By on April 20, 2017

2015_Toyota_Prius_c_007

Automakers, both domestic and come-from-away, all want you to do the next best thing if your meager funds aren’t enough to get you into a showroom: borrow a car.

Ride-sharing services provide mainly urban dwellers with the car they so desperately crave, without the years of payments or need to find permanent parking. And, if an automaker partners up with a service provider — or creates its own — there’s still money flowing back to the offices of Big Auto. Win-win, no?

The growing trend is hard to ignore, and it means that automakers — already new to the game — face ever greater competition, even from unlikely sources. The latest company to offer a ride-sharing service isn’t a manufacturer at all. It’s the American Automobile Association.

Through its A3 Ventures innovation lab, AAA has created a ride-sharing startup called Gig. Ready to launch as a pilot project in the San Francisco area this month, the service capitalizes on the trend — one that the automotive nonprofit feels will soon become a much larger part of the transportation picture. After all, when you’re a tech-focused Millennial paying thousands of dollars a month to live in a shoebox in a major urban center, who has the money (or space) for a car?

Unlike other services, this one lets you be as spontaneous and lazy as you want. The app lets you locate a nearby car using your phone, unlocks it, and off you go. When you’re through with the vehicle, simply leave it in a parking space in the right area.

“Unlike traditional station-based models where you go out shopping for the day and you’re paying for the car while you’re not using it, while it’s sitting there parked, with the one-way model, you can take a car, drive to where you’re going, end your trip, and not have to pay for a vehicle while you’re doing whatever you’re doing,” Mike Hetke, executive vice president and chief innovation officer at AAA Northern California, Nevada, and Utah, told Fast Company. “And then grab a different car to drive back home.”

The cities of Oakland and Berkeley have agreed to let Gig cars park on city streets, even in some metered spots, as studies show that a ride-sharing vehicle is capable of removing up to 11 vehicles from the road.

In choosing a vehicle to serve as the go-to runabout, AAA followed the prevailing social winds and went the green route — a decision that undoubtedly helped win over the municipal government. All 250 Gig cars in the Bay area are Toyota Prius C models.

Given that this is a pilot project, it could expand to other areas. Of course, that’s assuming local governments buy into the concept.

“You can’t do this on your own,” said Hetke. “It requires participation and partnership with the municipalities to create the super permits that enable this model. And so you have to convince municipalities, and there’s a number of competing factors for municipalities to consider.”

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26 Comments on “Forget Automakers, Now AAA Wants to Lend You a Car...”


  • avatar
    Arthur Dailey

    Even though I have 4 licensed and insured cars in the driveway, I belong to a ride sharing service and have joined 2 of my children.

    Better and easier to jump on the subway and then grab a car from the service when touring around downtown Toronto.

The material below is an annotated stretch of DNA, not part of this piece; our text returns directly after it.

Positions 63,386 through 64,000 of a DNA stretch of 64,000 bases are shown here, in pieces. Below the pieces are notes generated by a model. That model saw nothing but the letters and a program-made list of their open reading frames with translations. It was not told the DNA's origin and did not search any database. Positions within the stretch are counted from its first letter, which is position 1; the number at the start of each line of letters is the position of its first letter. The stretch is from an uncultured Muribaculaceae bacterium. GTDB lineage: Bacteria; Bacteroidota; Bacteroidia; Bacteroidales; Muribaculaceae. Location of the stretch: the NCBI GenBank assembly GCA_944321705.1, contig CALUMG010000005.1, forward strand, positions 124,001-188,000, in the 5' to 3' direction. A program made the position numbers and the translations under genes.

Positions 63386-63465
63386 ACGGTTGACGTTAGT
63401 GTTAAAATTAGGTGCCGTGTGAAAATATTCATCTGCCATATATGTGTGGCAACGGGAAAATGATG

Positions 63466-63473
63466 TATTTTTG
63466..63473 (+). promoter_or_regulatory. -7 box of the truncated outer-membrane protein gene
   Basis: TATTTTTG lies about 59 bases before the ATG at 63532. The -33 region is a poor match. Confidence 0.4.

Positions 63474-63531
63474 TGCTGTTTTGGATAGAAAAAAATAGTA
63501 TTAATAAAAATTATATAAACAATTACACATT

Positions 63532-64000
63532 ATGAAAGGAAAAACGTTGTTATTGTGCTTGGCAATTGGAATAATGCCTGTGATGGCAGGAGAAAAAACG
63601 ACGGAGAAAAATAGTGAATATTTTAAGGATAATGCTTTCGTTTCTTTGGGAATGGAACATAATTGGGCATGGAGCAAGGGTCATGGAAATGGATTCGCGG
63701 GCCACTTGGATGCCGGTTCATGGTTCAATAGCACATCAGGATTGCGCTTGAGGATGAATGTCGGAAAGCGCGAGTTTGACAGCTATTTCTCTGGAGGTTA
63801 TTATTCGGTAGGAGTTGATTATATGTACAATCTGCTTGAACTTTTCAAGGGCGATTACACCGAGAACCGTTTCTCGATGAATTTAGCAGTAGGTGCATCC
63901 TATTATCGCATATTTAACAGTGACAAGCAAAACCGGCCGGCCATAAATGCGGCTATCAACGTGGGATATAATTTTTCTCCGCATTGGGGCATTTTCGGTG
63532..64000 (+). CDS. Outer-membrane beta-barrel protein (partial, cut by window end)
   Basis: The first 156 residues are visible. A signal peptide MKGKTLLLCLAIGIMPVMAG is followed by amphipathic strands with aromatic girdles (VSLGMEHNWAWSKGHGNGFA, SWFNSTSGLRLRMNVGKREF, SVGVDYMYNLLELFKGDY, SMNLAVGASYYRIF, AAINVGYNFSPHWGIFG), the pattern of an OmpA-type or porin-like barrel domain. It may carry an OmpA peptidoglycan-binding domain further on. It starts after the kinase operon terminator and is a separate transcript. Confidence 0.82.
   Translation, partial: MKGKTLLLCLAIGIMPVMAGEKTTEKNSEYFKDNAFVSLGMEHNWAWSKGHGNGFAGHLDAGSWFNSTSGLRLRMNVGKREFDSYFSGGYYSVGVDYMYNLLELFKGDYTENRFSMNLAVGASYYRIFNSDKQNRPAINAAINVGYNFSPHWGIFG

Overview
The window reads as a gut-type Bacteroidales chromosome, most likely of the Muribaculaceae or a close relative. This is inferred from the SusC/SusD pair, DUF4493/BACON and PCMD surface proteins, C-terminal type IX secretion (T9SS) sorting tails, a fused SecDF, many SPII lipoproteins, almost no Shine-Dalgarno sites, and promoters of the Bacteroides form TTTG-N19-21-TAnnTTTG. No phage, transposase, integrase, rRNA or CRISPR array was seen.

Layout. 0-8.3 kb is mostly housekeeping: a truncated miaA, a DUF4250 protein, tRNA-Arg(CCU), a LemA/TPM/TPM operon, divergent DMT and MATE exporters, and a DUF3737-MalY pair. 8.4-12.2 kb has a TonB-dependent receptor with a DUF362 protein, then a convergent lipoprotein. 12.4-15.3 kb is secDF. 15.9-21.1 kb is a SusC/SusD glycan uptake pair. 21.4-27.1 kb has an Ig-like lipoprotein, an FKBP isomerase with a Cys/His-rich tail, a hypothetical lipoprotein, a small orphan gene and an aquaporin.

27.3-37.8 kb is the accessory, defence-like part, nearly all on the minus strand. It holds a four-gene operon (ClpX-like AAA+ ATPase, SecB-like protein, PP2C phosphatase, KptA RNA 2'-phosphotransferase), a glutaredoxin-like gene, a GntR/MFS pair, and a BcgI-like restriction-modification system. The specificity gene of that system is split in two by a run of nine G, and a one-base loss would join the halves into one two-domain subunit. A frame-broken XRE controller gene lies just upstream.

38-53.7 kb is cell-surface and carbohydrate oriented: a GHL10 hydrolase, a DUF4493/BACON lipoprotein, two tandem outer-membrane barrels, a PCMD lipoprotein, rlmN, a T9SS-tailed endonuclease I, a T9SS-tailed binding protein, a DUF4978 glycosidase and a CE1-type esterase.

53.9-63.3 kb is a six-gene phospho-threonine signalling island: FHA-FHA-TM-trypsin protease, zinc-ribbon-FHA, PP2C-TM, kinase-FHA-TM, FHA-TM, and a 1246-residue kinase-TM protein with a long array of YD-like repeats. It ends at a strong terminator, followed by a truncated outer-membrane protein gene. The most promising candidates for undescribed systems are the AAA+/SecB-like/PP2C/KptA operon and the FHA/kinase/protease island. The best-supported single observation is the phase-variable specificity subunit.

Also much easier to get a van/pick-up for moving things as you can reserve them by the hour and they are available 24/7.

    And if I want to try out a car for an hour or a day, then they have a number of different makes and models available.

    As for young/millenial urban condo dwellers, a significant number see no need to own a car. If they can find a parking spot at their condo, it can sell/change hands for more than $50k and most condos have only limited parking. Add in the high cost of insurance and the fact that by living in the city centre they rarely need a vehicle, then car sharing is the way to go. My daughter has 5 Zipcars in her condos parking lot, plus over a dozen vehicles from it and 2 other car sharing services within about 200 yards of her condo.

    • 0 avatar
      JohnTaurus

      I have ran into several younger people who don’t have a car, never had a license. I’m like, do you want one? “What?” a car and/or license dipsh¡t lol no I am nice. Anyway its usually “I guess” or “got no money”. But, you work. ….????….. I don’t (steadily), and I have a car that is legal and roadworthy, as am I. My life is pretty miserable without it. We’re co-dependant, that car and me. Lol

      Anyway, they’re in their 20s! Ha I could not IMAGINE not having a car as soon as my feet could reach the pedals. Guess that’s just not how it is for these.

      I can see living downtown and needing no car, but for me, it just wouldn’t feel right. I mean I’ve lived in a downtown apartment before with cars and played the street parking merry-go-round. But I had like four cars so that was my fault, ha.

  • avatar
    Corey Lewis

    “when you’re a tech-focused Millennial paying thousands of dollars a month to live in a shoe box in a major urban center, who has the money (or space) for a car?”

    I hate these people.

    • 0 avatar
      Arthur Dailey

      Corey,
      $2k per year for insurance, plus car payments, plus parking costs, plus maintenance, plus fuel to drive it possibly one day each weekend.

      So why bother when you can just use an App to get one whenever you need one and never have to worry about any of the above, except possibly for parking?

      • 0 avatar
        Corey Lewis

        $2k a year on insurance? Is this full coverage on a 7-Series?

        • 0 avatar
          Arthur Dailey

          For an Ontario driver in Toronto under the age of 25. Driving a 12 year old Buick, with 7 years of driving, no claims, no accidents and 1 ‘moving violation’.

          As someone eligible for senior discounts, with 40 plus years of driving, no claims or accidents for over 30 years and 1 ticket in the past 25 years, my cost is still over $1,500 annually.

          For someone under 25 with BMW 7 series if they could get insured it would be well over $5k per year.